Undergraduates at Cornell University, which has no religion department, arranged to offer seminars on "The Death of God Theology" and "Islamic Culture" (the latter taught by Moslem students). Likewise, a student-initiated course on jazz, a subject not covered by the University's curriculum, was developed. At least one faculty member enrolled in the seminar as a student.

At Harpur College an independent study course emphasizing Vietnam was attempted at the suggestion of a student. One of the faculty members responsible for Harpur's Vietnam seminar reported: "I conclude that the project must be deemed to have failed and I would not recommend repetition under similar conditions." He discussed some problems—the initial group of interested students had "no clear focus for the seminar" and “no notion of how the seminar could or should be structured." In a covering letter for the report about the seminar, Harpur's Vice-President for Academic Affairs concluded: "I do not expect students can be made responsible for their own education. I thank God we do have a responsible faculty."

At Antioch College a student-initiated course met with considerably more success. Entitled "Revolution in Black and White," the areas of study included the history of the civil rights movement and value changes in general. Extensive reading, guest lecturers, and field trips were methods of learning employed. One of the more interesting papers developing from the seminar concerned value changes among the seminar members during those three months.

In fact, Antioch has developed a far reaching program in the area of student-initiated courses. It has clearly delineated the communication and consultation necessary for initiating the courses. To aid in planning courses, the dean of faculty keeps available a list of interested faculty members (and their areas of competency), and a file of approved syllabi indicating, concretely, the criteria for acceptance of a student-initiated course.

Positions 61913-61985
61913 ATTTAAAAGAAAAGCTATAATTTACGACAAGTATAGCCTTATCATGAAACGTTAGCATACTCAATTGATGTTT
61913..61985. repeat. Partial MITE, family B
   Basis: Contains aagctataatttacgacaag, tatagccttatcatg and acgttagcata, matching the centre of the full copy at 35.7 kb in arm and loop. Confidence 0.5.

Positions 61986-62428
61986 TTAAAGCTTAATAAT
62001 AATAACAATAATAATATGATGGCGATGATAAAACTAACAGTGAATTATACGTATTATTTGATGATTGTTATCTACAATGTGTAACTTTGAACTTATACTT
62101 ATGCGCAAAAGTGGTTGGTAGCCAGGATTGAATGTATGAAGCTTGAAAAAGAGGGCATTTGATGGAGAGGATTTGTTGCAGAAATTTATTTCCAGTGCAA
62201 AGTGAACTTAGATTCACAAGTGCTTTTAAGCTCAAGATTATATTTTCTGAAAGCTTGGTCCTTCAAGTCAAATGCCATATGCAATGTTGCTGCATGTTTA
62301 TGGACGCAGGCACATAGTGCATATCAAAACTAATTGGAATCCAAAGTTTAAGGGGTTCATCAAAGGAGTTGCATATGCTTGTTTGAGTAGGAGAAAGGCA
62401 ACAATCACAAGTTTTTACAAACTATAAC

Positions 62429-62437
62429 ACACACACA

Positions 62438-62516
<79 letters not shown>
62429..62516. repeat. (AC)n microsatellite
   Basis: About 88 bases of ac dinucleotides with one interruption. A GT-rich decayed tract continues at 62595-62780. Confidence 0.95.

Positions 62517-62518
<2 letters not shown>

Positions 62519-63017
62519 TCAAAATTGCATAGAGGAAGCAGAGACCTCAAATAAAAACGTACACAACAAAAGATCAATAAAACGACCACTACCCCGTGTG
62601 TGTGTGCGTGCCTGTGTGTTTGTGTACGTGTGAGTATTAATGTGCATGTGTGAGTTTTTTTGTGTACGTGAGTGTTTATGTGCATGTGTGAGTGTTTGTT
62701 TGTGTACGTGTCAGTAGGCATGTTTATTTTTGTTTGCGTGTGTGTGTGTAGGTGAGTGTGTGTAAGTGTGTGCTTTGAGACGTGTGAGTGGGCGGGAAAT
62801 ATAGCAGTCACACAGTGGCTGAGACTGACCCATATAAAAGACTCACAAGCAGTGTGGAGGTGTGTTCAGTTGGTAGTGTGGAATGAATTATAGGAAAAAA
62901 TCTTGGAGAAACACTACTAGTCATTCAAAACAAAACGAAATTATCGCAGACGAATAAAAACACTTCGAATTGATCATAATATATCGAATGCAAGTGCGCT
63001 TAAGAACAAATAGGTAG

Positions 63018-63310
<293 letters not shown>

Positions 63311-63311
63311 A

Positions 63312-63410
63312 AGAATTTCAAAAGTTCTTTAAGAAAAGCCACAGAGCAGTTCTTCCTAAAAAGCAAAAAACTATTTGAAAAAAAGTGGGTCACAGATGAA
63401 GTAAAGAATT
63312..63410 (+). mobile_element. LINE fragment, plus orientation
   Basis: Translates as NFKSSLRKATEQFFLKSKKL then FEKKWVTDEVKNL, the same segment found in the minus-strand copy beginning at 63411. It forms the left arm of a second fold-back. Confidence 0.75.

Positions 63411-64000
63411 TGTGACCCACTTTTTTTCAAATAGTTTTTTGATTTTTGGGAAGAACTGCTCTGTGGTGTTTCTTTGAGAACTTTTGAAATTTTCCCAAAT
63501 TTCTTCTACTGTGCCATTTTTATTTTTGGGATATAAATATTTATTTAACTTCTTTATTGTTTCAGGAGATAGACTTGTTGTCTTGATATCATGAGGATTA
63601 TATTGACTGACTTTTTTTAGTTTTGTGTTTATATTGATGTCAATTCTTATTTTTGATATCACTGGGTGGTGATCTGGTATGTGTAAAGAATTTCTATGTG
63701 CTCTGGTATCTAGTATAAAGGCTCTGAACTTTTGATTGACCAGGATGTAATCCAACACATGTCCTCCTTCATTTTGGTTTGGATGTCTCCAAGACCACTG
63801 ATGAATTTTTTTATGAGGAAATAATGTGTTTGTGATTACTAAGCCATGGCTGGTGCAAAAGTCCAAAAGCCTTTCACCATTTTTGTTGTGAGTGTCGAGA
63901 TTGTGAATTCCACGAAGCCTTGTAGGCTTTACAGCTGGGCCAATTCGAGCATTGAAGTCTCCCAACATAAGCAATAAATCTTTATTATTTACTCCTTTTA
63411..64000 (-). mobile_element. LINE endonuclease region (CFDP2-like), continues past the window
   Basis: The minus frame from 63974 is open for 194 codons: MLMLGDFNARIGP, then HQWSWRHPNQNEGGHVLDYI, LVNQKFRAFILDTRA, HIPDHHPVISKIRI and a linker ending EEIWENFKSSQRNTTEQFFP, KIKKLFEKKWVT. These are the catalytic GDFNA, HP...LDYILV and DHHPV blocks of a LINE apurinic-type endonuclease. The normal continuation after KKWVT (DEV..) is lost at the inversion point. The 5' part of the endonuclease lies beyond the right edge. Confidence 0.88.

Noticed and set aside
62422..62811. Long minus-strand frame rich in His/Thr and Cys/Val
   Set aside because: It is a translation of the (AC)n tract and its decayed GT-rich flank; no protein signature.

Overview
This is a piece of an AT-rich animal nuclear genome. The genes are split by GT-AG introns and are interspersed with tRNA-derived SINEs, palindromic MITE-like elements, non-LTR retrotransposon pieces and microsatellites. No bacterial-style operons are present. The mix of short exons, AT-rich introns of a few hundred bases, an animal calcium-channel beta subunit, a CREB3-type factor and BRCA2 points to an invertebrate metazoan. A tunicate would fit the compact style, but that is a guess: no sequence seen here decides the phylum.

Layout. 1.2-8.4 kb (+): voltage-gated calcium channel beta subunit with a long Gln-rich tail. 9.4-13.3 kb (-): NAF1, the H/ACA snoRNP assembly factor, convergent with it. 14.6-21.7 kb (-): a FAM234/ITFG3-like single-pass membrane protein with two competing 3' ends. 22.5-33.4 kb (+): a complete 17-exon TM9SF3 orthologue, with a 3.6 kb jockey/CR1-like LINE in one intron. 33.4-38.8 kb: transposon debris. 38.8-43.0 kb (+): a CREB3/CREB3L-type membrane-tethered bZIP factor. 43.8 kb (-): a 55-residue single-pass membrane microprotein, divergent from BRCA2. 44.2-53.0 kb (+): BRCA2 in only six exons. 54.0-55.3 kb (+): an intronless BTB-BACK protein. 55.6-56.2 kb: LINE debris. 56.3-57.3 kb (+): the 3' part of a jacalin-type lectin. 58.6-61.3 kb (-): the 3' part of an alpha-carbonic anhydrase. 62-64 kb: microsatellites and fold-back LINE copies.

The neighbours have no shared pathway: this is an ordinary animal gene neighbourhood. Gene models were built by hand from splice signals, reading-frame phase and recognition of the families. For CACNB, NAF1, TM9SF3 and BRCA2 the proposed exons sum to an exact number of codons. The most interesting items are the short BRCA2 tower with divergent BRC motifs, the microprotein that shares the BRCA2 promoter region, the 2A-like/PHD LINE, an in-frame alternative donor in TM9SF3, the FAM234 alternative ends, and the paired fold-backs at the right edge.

Most important, Antioch has recognized the possible significance of such a program:

The . . . teacher is expected to be a man of many parts and to play many roles: the informer's, the motivator's, the evaluator's. As things now stand, he is primarily responsible for deciding what is to be studied and how, and for setting up standards whereby the excellence of a student's performance may be judged. The introduction of Student-Initiated Courses (SIC) will significantly change the teacher's role, for he will now share with students his responsibility for deciding what will be studied and how it will be studied. The benefits of such an innovation seem obvious: the curriculum will be broadened, provisions will be made for interdisciplinary studies, and a framework will be provided within which educational experiments can take place. On the other hand, if the demand for such courses should prove great, large-scale (and therefore painful) institutional changes are likely to follow. Such a far-reaching innovation should be carefully evaluated.9